Recipe 30: Passover Seder: Roast Leg of Lamb with Rosemary

April 26, 2011


Passover Seder Entries Disclaimer: My family celebrates Easter, but this year my mother and I decided to study the Passover tradition and have a Seder. The Jewish traditions are undeniably ancient, interesting, respectable and beautiful. We made a total of eight Passover dishes, most of which having special meaning to the tradition. I will be sharing what each of these means in the ceremonial feast along with sharing my normal ramblings. I just wanted to make it clear that I don’t take the Passover Seder tradition lightly. I don’t want to take away from it’s sanctity at all. I also do not claim to be a Passover expert. Despite my research, if I have misspoken in any regard, do not hesitate to correct me.

Passover meaning: Zero’a: this represents the lamb whose blood was used to protect the Israelites from the last of the ten plagues. They placed it on the doors of their houses so God would protect their firstborn. According to my reading, this is why it is called Passover because God passed over their houses. The shankbone also represents God’s outstretched arm of deliverance.

Mom and I have never eaten lamb, let alone cooked one. Mom hears the sheep baa-ing whenever she thinks about eating it, and I just haven’t because we never ate it growing up, so it’s out of my comfort zone.

We were sitting down going over all the necessary courses for our Passover Seder and trying to think of substitutes for the most symbolic and important piece of the feast. My father had already made it very clear that he WOULD be eating ham for Easter per usual. So we thought: maybe ham is enough. But it was wrong, because Jewish people don’t eat ham. And if we were going to have a Passover Seder, we were going to do it right.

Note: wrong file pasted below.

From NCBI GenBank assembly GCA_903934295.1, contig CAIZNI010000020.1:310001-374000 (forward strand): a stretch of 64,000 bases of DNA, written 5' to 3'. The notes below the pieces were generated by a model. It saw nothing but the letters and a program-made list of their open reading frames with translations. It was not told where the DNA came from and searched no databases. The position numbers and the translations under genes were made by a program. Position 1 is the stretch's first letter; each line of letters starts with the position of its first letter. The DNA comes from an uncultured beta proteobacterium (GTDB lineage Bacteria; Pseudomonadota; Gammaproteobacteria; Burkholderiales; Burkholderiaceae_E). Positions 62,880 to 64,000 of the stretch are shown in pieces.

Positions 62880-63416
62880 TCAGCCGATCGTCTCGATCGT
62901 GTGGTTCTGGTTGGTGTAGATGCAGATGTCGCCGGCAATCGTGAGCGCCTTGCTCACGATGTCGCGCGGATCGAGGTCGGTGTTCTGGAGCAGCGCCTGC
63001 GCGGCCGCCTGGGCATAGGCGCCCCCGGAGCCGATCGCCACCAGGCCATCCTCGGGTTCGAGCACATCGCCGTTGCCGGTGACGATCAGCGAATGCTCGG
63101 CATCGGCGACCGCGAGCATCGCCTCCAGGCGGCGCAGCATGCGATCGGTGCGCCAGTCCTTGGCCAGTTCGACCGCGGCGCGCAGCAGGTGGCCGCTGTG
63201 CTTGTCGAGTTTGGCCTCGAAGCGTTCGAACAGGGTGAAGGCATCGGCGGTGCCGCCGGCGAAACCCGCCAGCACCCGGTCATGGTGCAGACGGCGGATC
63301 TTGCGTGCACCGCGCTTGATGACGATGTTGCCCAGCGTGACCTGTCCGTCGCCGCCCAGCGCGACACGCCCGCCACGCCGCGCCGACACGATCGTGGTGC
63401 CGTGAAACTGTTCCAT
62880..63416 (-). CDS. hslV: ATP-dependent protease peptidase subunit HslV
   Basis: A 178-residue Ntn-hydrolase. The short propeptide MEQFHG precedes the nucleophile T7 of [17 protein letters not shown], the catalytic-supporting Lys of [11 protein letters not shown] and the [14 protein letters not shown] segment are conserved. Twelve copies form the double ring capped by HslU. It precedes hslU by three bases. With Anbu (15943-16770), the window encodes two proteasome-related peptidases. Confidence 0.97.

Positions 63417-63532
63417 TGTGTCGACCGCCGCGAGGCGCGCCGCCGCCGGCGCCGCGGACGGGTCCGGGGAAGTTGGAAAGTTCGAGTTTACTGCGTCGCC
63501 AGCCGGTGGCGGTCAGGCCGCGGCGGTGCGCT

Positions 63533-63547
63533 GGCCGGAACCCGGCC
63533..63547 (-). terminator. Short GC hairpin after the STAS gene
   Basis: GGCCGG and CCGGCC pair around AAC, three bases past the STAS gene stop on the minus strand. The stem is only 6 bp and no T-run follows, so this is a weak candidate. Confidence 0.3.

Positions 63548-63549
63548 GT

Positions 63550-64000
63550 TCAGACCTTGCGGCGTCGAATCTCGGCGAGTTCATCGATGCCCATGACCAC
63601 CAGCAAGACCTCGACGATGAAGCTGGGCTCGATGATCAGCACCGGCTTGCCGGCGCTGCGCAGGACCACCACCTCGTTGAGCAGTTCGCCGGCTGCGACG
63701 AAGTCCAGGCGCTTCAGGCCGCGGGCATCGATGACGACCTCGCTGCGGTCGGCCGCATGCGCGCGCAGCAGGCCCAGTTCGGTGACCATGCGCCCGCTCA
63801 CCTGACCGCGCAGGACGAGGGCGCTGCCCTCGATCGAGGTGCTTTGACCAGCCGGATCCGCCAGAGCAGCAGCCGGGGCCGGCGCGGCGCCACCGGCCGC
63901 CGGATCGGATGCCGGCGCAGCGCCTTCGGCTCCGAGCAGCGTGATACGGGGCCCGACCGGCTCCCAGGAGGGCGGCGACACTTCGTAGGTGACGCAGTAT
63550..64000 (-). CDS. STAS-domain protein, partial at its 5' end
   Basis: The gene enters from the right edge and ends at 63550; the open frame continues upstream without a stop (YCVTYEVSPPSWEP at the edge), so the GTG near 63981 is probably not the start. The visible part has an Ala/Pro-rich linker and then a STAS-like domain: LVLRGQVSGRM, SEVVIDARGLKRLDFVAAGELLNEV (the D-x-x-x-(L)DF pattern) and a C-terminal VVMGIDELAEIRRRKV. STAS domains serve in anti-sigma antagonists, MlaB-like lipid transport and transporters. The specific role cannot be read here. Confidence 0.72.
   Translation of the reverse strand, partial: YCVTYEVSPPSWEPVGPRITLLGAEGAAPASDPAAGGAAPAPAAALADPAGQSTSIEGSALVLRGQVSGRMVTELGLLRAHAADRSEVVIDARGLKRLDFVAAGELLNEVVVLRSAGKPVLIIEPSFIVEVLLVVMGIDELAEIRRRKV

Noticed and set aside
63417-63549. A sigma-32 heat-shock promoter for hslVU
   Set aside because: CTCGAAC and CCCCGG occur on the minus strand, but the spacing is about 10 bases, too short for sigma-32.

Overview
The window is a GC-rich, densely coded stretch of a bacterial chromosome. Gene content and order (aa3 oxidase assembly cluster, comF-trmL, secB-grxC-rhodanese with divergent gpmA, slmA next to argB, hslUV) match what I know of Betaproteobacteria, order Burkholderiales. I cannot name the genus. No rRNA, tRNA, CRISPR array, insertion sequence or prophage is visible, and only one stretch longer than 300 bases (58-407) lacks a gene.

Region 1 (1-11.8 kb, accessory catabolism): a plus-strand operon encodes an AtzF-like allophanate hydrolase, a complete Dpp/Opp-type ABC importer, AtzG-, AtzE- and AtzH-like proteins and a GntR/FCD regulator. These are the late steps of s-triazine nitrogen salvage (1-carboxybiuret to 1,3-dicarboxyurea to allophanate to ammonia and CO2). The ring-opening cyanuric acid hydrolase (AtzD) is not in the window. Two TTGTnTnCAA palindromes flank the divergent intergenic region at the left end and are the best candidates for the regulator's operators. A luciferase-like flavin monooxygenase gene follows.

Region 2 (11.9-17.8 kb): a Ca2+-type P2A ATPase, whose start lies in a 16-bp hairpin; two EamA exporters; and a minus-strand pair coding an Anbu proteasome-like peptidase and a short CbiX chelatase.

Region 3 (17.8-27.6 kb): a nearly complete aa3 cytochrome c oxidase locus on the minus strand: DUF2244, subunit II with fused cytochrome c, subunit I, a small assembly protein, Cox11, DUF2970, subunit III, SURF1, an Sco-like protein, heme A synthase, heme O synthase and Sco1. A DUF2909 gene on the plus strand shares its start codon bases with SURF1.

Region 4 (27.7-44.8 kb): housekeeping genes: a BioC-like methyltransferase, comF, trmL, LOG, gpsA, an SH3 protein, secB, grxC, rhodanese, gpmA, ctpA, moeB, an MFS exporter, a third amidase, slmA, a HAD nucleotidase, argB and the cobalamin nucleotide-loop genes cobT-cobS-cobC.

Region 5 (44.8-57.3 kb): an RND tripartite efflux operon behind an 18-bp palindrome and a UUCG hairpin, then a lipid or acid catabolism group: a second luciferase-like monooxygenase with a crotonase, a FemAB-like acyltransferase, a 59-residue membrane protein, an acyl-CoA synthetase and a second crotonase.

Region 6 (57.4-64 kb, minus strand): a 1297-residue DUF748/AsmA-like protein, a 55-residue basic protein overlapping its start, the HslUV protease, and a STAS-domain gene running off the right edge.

Before we know it we were standing in line at the butcher of a very busy grocery store, nervously.

“They’re going to be out of lamb. There’s no way they have anymore.”

“Passover is going to be ruined before it starts.”

We got up there and made it very clear to the butcher that we didn’t know what we were doing.

“Hi. We don’t eat lamb and we don’t know what we’re doing. Do you have lamb shank? How much of that lamb rib can we actually eat? Can we loin instead of shank? Is it going to continue to baa when it is in my belly?”

The guy went and searched in the back for a few minutes and said he couldn’t find any but he would ask the main butcher. The mains butcher came to us with more bad news and said: let me try one more place.

We. Got. The. Last. One.

He carried it over to use and even deboned it for us, saving us energy and money on poundage. It honestly felt like a miracle. Mom turned to me and said: I think we’re supposed to cook this Seder. It set the tone for the entire two days of cooking. It was on.

The lamb seasoning was very easy. After mixing the thick seasoning together we poured it into a bag with our beautiful lamb cut to marinade over night. It was beautiful.

We cooked it the next day at 450 degrees and then lowered it to 200 degrees. Well that was… Wrong. The 450 degrees was correct, but the 200 degrees was in celsius, not fahrenheit. Luckily we realized this in time to raise the heat back up and get it cooked before serving time. The meat was tough, but delicious.

Lessons learned:

1. Sometimes recipes give you degrees in fahrenheit and celsius… Be sure to be consistent.

On to the next one.




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